The Hubble Space Telescope of the POT (HST, for its acronym in English), launched into orbit on April 24, 1990 and possibly the most iconic instrument in space exploration, has offered spectacular images of the universe and all the celestial objects that surround the Earth.
Throughout 2022, we’ve seen Hubble and the modern James Webb Telescope deliver memorable pictures of outer space. Recently, the HST managed to capture an incomparable spiral coming from a distant galaxy.
It is the galaxy NGC 1961, which in the impressive image unfolds its magnificent spiral arms. “Brilliant blue regions of bright young stars dot the dusty spiral arms that wind around the galaxy’s glowing center”, describes the POT on your website.
What exactly is NGC 1961?
NGC 1961 is an intermediate spiral and a type of AGN galaxy, also known as active galactic nuclei. This type of spiral is found between the “barred” and “unbarred” spiral galaxies, which means that they do not have a well-defined star bar at their centers.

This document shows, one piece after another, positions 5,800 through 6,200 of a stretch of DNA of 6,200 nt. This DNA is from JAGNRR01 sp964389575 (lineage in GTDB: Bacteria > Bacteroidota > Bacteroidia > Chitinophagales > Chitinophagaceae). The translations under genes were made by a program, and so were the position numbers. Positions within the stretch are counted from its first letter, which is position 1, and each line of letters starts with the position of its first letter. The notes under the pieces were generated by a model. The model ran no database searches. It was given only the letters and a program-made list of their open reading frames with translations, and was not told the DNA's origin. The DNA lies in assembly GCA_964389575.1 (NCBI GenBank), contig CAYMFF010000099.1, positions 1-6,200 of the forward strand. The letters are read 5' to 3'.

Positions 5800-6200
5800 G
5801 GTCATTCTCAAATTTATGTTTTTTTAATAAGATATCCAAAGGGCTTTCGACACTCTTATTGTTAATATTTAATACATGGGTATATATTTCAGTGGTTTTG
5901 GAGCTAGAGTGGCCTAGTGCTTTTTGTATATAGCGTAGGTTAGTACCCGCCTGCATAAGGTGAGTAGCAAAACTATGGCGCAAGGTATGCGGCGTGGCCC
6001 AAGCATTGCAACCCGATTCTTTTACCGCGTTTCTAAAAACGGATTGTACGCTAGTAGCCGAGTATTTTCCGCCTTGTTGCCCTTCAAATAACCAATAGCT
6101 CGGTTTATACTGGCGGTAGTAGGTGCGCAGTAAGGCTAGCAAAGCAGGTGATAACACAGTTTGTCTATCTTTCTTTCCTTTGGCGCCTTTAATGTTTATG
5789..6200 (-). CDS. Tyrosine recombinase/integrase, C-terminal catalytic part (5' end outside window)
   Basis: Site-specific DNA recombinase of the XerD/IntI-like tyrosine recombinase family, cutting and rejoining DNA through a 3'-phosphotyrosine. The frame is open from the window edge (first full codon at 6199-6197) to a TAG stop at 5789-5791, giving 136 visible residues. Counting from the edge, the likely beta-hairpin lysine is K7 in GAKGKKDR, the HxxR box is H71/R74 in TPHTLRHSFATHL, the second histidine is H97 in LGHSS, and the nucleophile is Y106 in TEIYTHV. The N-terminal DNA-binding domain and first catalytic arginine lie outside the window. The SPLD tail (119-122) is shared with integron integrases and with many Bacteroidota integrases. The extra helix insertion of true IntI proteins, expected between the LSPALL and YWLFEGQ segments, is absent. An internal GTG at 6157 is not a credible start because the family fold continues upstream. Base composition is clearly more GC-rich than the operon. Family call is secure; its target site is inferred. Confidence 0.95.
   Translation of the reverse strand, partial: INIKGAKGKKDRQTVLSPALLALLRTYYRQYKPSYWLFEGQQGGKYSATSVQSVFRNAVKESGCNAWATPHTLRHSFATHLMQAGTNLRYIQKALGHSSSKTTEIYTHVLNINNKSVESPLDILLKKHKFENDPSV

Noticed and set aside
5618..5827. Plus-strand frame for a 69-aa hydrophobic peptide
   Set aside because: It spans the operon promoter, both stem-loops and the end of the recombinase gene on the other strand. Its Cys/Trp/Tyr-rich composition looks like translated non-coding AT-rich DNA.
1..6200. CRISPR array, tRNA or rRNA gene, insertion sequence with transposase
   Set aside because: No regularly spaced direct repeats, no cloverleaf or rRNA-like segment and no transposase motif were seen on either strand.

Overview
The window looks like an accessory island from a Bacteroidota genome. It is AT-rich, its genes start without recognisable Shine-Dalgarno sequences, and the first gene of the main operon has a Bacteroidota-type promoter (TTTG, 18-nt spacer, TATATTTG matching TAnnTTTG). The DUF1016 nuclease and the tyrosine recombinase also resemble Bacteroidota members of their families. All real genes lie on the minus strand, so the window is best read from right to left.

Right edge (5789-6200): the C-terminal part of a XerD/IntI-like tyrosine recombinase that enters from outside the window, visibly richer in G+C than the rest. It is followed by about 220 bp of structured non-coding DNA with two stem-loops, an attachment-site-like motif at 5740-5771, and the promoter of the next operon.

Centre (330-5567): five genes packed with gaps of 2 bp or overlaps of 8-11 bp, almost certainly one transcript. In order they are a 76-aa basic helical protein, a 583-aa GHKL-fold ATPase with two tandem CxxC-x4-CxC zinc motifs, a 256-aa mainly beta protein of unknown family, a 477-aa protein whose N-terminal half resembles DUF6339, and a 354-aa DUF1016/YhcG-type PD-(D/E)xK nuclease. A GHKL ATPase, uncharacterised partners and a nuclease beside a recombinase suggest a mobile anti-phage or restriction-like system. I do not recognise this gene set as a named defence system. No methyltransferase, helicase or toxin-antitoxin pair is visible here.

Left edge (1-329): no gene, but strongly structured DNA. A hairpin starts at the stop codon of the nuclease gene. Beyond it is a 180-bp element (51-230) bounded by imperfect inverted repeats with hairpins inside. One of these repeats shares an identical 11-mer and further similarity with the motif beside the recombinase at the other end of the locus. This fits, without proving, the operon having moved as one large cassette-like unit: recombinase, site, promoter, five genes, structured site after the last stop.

AGN galaxies have very bright centers that often outshine the rest of the galaxy at certain wavelengths of light. These galaxies are likely have supermassive black holes at their cores that produce bright jets and winds that shape their evolution.
The data used to create this image comes from two proposals, one that studied previously unobserved Arp galaxies, while the other looked at the progenitors and explosions of a variety of supernovae.
Located about 180 million light years awayNGC 1961 resides in the constellation Camelopardalis and is a fairly common type of AGN that emits low-energy charged particles, which will be the subject of further study by astronomers.